As a preacher, I've noticed something tragic about the body of Christ: We have lost our fear and reverence for God. We have taken His holy Word and turned it into an entertaining book of fables, some of which we halfheartedly believe, and some of which we don't believe at all.
We are interested in the Bible, but rarely are we inspired by it. Sure, we love the stories of victory, but we do not walk in its promises. If the truth were told, many of us would find out we've been in outright rebellion to God's Word.
We jump and shout in church over themes such as faith, obedience and fellowship, but we're not blessed because the Word has simply become a book of amusing stories instead of life-changing truths. It's like the movies: We cheer our favorite biblical characters on to victory with only a dream that someday that same victory will be ours.
Not only do we mistreat the Word, but we also entertain strongholds in our lives that have developed as a result of immaturity. And even though the Bible tells us to lay aside every sin and weight that easily besets us, we continue to entertain these strongholds.
One of the most common strongholds I see in the body of Christ is unbelief. This sin is detrimental because it keeps us barricaded from the power and blessing of God. The Bible makes it clear that there's not one situation we will go through for which God hasn't already made a way of escape through our belief. But we simply don't have faith in God.
In the book of Joshua, God commanded an uncommon faith in His Word by instructing the priests to take up the ark of the covenant and to walk around the city seven times, blowing their trumpets and shouting so the walls of Jericho would fall down. The people, hungry for the presence and power of God, obeyed and were victorious (see Josh. 6).
Many believers have heard this story and countless others like it, and they still don't believe God for personal victory. Some enter the boxing ring of life with a fight-and-see attitude. But mature Christians go in knowing they will come out champions. This is not a name-it-and-claim-it thing. It's simply trusting God.
The situations in life that seem to knock us out of the ring hold the greatest promise. But we will not enjoy the fulfillment of the promise until we have defeated the problem. Although we have heard this many times, we still don't believe it.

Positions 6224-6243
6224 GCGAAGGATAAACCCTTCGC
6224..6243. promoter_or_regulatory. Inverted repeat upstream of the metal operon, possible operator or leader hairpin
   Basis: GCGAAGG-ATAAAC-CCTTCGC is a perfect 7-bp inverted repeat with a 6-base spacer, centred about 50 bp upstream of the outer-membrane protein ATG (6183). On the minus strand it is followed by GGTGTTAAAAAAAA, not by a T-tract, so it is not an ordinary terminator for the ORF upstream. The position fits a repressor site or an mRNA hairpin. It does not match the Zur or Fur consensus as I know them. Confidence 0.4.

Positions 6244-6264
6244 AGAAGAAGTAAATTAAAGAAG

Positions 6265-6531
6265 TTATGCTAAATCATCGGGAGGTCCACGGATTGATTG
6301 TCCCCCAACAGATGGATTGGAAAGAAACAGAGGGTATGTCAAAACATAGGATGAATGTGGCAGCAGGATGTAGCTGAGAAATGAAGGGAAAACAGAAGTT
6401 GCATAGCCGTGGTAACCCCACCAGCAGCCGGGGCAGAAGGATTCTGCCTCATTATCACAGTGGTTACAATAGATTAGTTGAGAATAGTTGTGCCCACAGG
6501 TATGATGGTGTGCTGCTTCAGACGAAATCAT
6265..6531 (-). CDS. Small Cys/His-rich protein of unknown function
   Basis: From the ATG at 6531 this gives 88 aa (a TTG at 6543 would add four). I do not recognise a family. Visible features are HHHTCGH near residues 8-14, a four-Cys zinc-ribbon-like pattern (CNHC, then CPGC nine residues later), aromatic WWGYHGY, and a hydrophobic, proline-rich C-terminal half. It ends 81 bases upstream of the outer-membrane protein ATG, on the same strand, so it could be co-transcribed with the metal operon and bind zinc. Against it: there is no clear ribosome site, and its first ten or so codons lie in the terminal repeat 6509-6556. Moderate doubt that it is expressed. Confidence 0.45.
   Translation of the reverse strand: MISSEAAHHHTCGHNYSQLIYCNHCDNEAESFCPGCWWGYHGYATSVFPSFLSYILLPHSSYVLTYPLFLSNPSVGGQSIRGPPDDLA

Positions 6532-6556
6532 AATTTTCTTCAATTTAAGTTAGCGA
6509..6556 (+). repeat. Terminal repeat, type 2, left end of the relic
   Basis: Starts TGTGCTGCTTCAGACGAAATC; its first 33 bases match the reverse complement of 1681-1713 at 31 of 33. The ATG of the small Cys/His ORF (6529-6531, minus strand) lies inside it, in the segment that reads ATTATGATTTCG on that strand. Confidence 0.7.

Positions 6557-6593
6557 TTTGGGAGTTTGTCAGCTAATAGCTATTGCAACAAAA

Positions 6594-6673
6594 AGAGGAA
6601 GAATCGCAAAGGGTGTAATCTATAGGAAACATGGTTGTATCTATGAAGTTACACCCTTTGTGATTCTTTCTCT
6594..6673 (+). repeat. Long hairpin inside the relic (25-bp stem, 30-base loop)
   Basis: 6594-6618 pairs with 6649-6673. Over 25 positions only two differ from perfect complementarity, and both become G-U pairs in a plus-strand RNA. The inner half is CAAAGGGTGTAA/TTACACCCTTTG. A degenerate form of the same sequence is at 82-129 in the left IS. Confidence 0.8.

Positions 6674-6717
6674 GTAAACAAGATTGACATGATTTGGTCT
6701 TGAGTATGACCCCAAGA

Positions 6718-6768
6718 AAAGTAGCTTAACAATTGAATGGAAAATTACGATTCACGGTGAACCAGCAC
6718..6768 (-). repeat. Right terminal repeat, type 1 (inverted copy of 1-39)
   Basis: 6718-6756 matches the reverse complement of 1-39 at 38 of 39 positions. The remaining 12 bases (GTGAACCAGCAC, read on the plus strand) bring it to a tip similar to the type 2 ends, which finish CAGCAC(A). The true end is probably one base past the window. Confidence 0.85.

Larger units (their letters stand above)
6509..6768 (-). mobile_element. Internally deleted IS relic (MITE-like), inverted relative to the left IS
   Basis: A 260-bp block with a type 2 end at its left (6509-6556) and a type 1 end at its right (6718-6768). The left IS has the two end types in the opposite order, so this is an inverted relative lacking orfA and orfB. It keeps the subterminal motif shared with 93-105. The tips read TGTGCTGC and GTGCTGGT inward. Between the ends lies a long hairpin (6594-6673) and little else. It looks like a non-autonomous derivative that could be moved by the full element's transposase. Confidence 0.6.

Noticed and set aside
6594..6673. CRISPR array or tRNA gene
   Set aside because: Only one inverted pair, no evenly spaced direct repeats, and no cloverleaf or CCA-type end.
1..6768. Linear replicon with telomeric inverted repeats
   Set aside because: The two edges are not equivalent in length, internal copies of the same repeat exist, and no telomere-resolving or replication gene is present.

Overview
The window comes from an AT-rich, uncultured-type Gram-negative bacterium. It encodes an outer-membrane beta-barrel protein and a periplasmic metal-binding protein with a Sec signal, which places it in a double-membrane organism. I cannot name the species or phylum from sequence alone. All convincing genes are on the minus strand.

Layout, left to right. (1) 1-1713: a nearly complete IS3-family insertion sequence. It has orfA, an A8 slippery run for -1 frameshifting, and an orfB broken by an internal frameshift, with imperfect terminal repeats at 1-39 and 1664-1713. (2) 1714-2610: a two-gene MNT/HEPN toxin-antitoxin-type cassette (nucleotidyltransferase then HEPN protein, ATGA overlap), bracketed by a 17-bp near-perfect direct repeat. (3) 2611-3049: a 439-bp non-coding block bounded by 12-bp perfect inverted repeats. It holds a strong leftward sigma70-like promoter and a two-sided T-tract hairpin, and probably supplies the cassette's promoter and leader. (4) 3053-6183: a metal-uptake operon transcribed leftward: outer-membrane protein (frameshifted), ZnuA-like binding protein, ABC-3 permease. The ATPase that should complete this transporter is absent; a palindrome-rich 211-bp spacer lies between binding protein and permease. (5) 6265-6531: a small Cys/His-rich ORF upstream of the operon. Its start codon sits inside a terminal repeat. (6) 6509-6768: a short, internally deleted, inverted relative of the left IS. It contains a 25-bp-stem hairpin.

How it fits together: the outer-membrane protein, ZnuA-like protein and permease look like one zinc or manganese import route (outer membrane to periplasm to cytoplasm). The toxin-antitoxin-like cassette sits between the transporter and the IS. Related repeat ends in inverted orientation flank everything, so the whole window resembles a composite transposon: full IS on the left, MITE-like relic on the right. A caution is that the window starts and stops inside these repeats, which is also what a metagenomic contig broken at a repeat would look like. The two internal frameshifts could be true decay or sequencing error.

If we are walking by sight, then we won't be able to see the victory. But if we are walking in the Spirit, we know that when we get tired, He will help us. All we have to do is show up for the battle, and the Spirit of the Lord will come upon us.
God has anointed believers to accomplish what He has ordained. But many Christians have spent their lives running away from battles, not realizing that it's the enemy who is afraid. God is telling us to take the city, but we are so wrapped up in our religion that we can't hear Him.
There was a time in my church when some religious people were complaining that the congregation was standing up too long during the worship service. Obviously these people didn't understand that spiritually hungry people don't want to sit down. In fact, those religious people didn't come back to church the next Sunday because they decided that "it didn't take all of that" to worship God.
Unfortunately, believers fail to understand that it's going to take that and more to be what God has called us to be. When God wants to move, we need to be willing to follow His lead. We have no authority to tell God no.
His blessings are reserved not for religious folks but for hungry folks--those who hunger and thirst after righteousness (see Matt. 5:6). But people who are caught up in the laziness of religion, performance and protocol will miss the move of God.
Don't be among those who miss God's blessing. You may have heard the promises a hundred times before. It's time to start believing them. Bishop Eddie L. Long is the pastor of the 18,000-member New Birth Missionary Baptist Church near Atlanta. He is the author of Taking Over (Creation House).